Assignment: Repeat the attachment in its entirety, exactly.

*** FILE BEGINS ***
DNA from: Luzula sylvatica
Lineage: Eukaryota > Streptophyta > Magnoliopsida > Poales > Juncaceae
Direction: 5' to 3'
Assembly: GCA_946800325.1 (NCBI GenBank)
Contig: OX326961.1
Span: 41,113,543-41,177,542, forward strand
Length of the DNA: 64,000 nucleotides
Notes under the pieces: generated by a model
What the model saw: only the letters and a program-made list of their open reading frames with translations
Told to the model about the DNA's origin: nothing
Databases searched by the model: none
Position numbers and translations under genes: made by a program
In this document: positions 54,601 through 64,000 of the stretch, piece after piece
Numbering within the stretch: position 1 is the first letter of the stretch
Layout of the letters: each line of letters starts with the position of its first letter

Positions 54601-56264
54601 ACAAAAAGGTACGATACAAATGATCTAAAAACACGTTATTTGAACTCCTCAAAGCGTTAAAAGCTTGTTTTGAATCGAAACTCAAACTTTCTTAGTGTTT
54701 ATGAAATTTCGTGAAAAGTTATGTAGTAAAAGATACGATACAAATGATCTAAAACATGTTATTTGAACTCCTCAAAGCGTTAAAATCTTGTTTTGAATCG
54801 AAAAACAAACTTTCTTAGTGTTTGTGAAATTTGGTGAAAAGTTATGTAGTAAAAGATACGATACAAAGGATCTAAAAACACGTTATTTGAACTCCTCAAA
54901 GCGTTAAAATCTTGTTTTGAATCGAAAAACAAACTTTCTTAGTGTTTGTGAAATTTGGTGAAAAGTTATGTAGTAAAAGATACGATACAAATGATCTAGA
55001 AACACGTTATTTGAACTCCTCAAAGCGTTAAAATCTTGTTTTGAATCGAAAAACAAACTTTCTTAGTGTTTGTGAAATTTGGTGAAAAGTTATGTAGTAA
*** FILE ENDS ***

DNA from: Luzula sylvatica
Lineage: Eukaryota > Streptophyta > Magnoliopsida > Poales > Juncaceae
Direction: 5' to 3'
Assembly: GCA_946800325.1 (NCBI GenBank)
Contig: OX326961.1
Span: 41,113,543-41,177,542, forward strand
Length of the DNA: 64,000 nucleotides
Notes under the pieces: generated by a model
What the model saw: only the letters and a program-made list of their open reading frames with translations
Told to the model about the DNA's origin: nothing
Databases searched by the model: none
Position numbers and translations under genes: made by a program
In this document: positions 54,601 through 64,000 of the stretch, piece after piece
Numbering within the stretch: position 1 is the first letter of the stretch
Layout of the letters: each line of letters starts with the position of its first letter

Positions 54601-56264
54601 ACAAAAAGGTACGATACAAATGATCTAAAAACACGTTATTTGAACTCCTCAAAGCGTTAAAAGCTTGTTTTGAATCGAAACTCAAACTTTCTTAGTGTTT
54701 ATGAAATTTCGTGAAAAGTTATGTAGTAAAAGATACGATACAAATGATCTAAAACATGTTATTTGAACTCCTCAAAGCGTTAAAATCTTGTTTTGAATCG
54801 AAAAACAAACTTTCTTAGTGTTTGTGAAATTTGGTGAAAAGTTATGTAGTAAAAGATACGATACAAAGGATCTAAAAACACGTTATTTGAACTCCTCAAA
54901 GCGTTAAAATCTTGTTTTGAATCGAAAAACAAACTTTCTTAGTGTTTGTGAAATTTGGTGAAAAGTTATGTAGTAAAAGATACGATACAAATGATCTAGA
55001 AACACGTTATTTGAACTCCTCAAAGCGTTAAAATCTTGTTTTGAATCGAAAAACAAACTTTCTTAGTGTTTGTGAAATTTGGTGAAAAGTTATGTAGTAA